Summary and book reviews of American Dervish by Ayad Akhtar

American Dervish

A Novel

by Ayad Akhtar

American Dervish
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  • First Published:
    Jan 2012, 368 pages
    Paperback:
    Sep 2012, 384 pages

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Book Reviewed by:
Megan Shaffer

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Book Summary

American Dervish is a brilliantly written, nuanced, and emotionally forceful look inside the interplay of religion and modern life.

Hayat Shah is a young American in love for the first time. His normal life of school, baseball, and video games had previously been distinguished only by his Pakistani heritage and by the frequent chill between his parents, who fight over things he is too young to understand. Then Mina arrives, and everything changes.

Mina is Hayat's mother's oldest friend from Pakistan. She is independent, beautiful and intelligent, and arrives on the Shah's doorstep when her disastrous marriage in Pakistan disintegrates. Even Hayat's skeptical father can't deny the liveliness and happiness that accompanies Mina into their home. Her deep spirituality brings the family's Muslim faith to life in a way that resonates with Hayat as nothing has before. Studying the Quran by Mina's side and basking in the glow of her attention, he feels an entirely new purpose mingled with a growing infatuation for his teacher.

When Mina meets and begins dating a man, Hayat is confused by his feelings of betrayal. His growing passions, both spiritual and romantic, force him to question all that he has come to believe is true. Just as Mina finds happiness, Hayat is compelled to act - with devastating consequences for all those he loves most.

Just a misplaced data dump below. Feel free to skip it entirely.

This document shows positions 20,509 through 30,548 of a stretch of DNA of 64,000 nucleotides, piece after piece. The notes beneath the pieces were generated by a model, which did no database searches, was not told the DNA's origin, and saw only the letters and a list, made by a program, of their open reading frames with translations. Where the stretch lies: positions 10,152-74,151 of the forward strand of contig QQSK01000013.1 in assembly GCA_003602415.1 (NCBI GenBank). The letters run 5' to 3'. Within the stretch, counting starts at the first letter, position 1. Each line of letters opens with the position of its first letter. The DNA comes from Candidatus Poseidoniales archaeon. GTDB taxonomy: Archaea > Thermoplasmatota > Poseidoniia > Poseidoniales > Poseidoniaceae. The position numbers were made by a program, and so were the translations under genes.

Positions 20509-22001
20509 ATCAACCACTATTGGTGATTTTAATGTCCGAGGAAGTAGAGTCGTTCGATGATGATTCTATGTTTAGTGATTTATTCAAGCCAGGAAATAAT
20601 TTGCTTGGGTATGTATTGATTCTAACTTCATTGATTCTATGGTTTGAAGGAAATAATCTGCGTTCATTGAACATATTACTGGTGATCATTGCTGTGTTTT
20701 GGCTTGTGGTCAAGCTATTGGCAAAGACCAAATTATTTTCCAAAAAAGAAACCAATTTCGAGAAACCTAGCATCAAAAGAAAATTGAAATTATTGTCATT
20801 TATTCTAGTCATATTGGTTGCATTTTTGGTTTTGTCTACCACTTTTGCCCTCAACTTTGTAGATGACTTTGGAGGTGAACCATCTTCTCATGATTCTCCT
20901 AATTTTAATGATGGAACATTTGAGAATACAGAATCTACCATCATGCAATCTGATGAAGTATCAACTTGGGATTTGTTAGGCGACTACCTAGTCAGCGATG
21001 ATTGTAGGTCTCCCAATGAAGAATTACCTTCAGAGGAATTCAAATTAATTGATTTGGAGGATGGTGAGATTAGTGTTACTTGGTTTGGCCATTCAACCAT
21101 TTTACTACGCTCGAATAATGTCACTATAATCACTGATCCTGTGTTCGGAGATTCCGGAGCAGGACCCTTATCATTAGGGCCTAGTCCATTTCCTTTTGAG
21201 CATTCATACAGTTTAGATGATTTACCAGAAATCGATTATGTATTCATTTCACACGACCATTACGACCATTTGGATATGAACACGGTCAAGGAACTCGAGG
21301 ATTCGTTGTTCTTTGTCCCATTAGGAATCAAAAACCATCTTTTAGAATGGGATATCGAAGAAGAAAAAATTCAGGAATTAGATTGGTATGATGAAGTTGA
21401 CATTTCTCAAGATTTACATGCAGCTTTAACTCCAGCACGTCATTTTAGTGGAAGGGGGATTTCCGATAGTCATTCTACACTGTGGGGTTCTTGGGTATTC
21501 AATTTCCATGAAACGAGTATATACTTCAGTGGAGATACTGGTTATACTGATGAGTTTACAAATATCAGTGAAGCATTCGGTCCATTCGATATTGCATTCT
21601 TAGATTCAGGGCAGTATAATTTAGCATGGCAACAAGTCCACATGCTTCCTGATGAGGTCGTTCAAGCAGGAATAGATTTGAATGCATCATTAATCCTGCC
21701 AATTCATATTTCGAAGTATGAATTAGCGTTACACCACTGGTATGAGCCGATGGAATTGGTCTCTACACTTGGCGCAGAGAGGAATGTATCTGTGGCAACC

American Dervish is a brilliantly written, nuanced, and emotionally forceful look inside the interplay of religion and modern life. Ayad Akhtar was raised in the Midwest himself, and through Hayat Shah he shows readers vividly the powerful forces at work on young men and women growing up Muslim in America. This is an intimate, personal first novel that will stay with readers long after they turn the last page.

Prologue: 1990

I remember it all with a vividness that marks the moment as the watershed it would be:

The court was glowing, its wooden surface honey-brown beneath the overhead lights. Along the edges, players huddled with their coaches, and beyond, we were gathered, the clamoring rows upon rows of us, eager for the timeout to end.

Below, I spied the vendor approaching: a burly man, thick around the waist, with a crimson-brown ponytail dropping from beneath the back of his black-and-orange cap, our school colors. "Brats and wieners!" he cried. "Brats and wieners!"

I nodded, raising my hand. He nodded back, stopping three rows down to serve another customer first. I turned to my friends and asked them if they wanted anything.

Beer and bratwurst, each of them said.

"I don't think he's got beer, guys," I replied.

Out on the court, the players were returning to their positions for the last minute of the half. The crowd was getting to its feet.

Below, the vendor made change, then lifted the metal...

Please be aware that this discussion guide may contain spoilers!
Dear Reader -

Growing up in the Midwest, I was always aware that my classmates and friends - and, later, my colleagues - had no idea what to make of Islam. It wasn't ignorance; they were good, smart people. They'd just never been exposed to it.